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I am using traceview and DDMS to analyse my operation. The following is my traceview as displayed in DDMS:

enter image description here

According to the above, the LoaderClass.months() function takes about 51% of the CPU time and 798.80 System time. I have reproduced this function below:

public int months(String date) {

        SimpleDateFormat f = new SimpleDateFormat("yyyy-MM-dd");
        Date d1 = null;
        try {
            d1 = f.parse(date);
        } catch (ParseException e) {

            e.printStackTrace();
        }
        Date d2 = new Date();  
        Calendar c1 = Calendar.getInstance();
        c1.setTime(d1);
        Calendar c2 = Calendar.getInstance();
        c2.setTime(d2);
        int diff = 0;
        if (c2.after(c1)) {
            while (c2.after(c1)) {
                c1.add(Calendar.MONTH, 1);
                if (c2.after(c1)) {
                    diff++;
                }
            }
        } else if (c2.before(c1)) {
            while (c2.before(c1)) {
                c1.add(Calendar.MONTH, -1);
                if (c1.before(c2)) {
                    diff--;
                }
            }
        }
        return diff;
    }

Below is a more detailed view of the method as on DDMS:

enter image description here

share|improve this question
    
A month isn't a timespan in the same sense as a week or an hour. With that in mind, how do you define "number of months between 2 dates"? –  Kos Aug 8 at 7:14
    
Number of months between two dates is: (YYYY MM DD): 2001-06-07 to 2002-06-07: Difference would be 12 months exactly, in cases such as 1 month and some days, difference would be only 1 month. –  Skynet Aug 8 at 7:42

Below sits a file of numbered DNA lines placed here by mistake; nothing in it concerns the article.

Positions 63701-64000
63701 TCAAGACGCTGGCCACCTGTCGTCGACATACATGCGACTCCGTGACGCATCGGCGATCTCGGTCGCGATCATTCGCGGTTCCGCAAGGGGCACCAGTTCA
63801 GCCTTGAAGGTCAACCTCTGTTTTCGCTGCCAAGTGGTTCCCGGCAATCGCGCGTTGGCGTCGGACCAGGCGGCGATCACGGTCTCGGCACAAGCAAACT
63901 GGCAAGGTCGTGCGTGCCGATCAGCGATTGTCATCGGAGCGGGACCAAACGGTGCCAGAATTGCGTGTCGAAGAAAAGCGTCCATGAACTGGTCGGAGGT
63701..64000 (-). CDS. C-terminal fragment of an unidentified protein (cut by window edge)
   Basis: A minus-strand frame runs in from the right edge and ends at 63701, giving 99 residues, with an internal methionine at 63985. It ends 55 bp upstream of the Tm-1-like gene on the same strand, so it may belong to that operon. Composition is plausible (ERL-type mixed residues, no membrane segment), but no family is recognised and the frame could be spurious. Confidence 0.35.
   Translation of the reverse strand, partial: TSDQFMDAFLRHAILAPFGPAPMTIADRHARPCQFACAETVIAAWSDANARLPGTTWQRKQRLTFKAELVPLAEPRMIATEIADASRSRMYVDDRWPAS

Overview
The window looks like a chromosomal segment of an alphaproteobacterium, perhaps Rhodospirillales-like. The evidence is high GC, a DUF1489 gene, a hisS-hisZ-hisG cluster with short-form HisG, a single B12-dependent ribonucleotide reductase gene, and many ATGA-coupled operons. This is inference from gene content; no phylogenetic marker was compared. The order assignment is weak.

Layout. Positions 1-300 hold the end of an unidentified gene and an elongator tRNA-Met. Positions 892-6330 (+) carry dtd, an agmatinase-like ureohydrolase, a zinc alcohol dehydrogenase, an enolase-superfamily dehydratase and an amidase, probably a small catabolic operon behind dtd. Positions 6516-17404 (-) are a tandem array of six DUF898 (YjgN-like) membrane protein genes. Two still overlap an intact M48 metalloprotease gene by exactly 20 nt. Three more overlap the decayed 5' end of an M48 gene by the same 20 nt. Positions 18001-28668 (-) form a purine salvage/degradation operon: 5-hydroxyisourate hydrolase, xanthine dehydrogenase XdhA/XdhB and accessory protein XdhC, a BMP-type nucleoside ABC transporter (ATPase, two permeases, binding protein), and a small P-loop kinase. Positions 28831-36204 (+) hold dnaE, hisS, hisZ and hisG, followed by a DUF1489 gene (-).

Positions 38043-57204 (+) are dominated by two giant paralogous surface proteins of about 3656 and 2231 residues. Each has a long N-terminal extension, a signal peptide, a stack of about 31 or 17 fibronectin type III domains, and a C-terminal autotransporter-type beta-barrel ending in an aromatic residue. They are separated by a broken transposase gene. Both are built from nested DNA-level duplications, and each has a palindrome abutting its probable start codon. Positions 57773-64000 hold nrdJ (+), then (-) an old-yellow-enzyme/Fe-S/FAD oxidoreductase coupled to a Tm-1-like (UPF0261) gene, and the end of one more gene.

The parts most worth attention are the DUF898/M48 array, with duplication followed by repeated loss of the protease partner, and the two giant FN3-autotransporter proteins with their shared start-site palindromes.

Post rolled back as it invalidated answers. –  Jamal Aug 11 at 4:44

2 Answers 2

up vote 7 down vote accepted

Don't reinvent the wheel for what Joda time has already written for you:

int monthsBetween = Months.monthsBetween(new LocalDate(date1), new LocalDate()).getMonths();

From the localDate doc:

  1. You can pass a string in the constructor. (you could test that)
  2. Empty constructor is current time.
share|improve this answer
    
I highly regret that I did not use Joda Time. Now I have advanced too much in the project and reverting back is not an option. –  Skynet Aug 8 at 5:32
    
you don't have to revert, add the dependency and this will work, your date1 and date2 are normal java.util.Date –  chillworld Aug 8 at 5:36
    
I will have to make changes in each of my function - to map them to Joda time, that is time consuming. However I will for sure check it out right now. –  Skynet Aug 8 at 5:50
    
Can I invite you to the chat to discuss furter? –  chillworld Aug 8 at 5:52
2  
Did it with JODA, performance optimized by at least 65 percent! Cheers mate! –  Skynet Aug 8 at 12:40

I don't like the naming style you're using. Single and double-letter identifiers are annoying.

Use meaningful names!

Isn't this:

SimpleDateFormat f = new SimpleDateFormat("yyyy-MM-dd");

More enjoyable to read like that?

SimpleDateFormat dateFormat = new SimpleDateFormat("yyyy-MM-dd");

Also, it's not immediately apparent what the method does - months looks more like a variable name than a method, because it doesn't start with a verb.

A more meaningful name could perhaps be getElapsedMonths... and then the xx2 variables could be named xxPresent, and xx1 could be xxSpecified, so getElapsedMonths would calculate the number of months elapsed since a specified date.

share|improve this answer
    
Thanks, I will definitely consider your advise, but the problem here is not with the naming that slows down the function, but the call to add does. It would be a huge help if you have any hints on how to improve that as well. –  Skynet Aug 8 at 5:49

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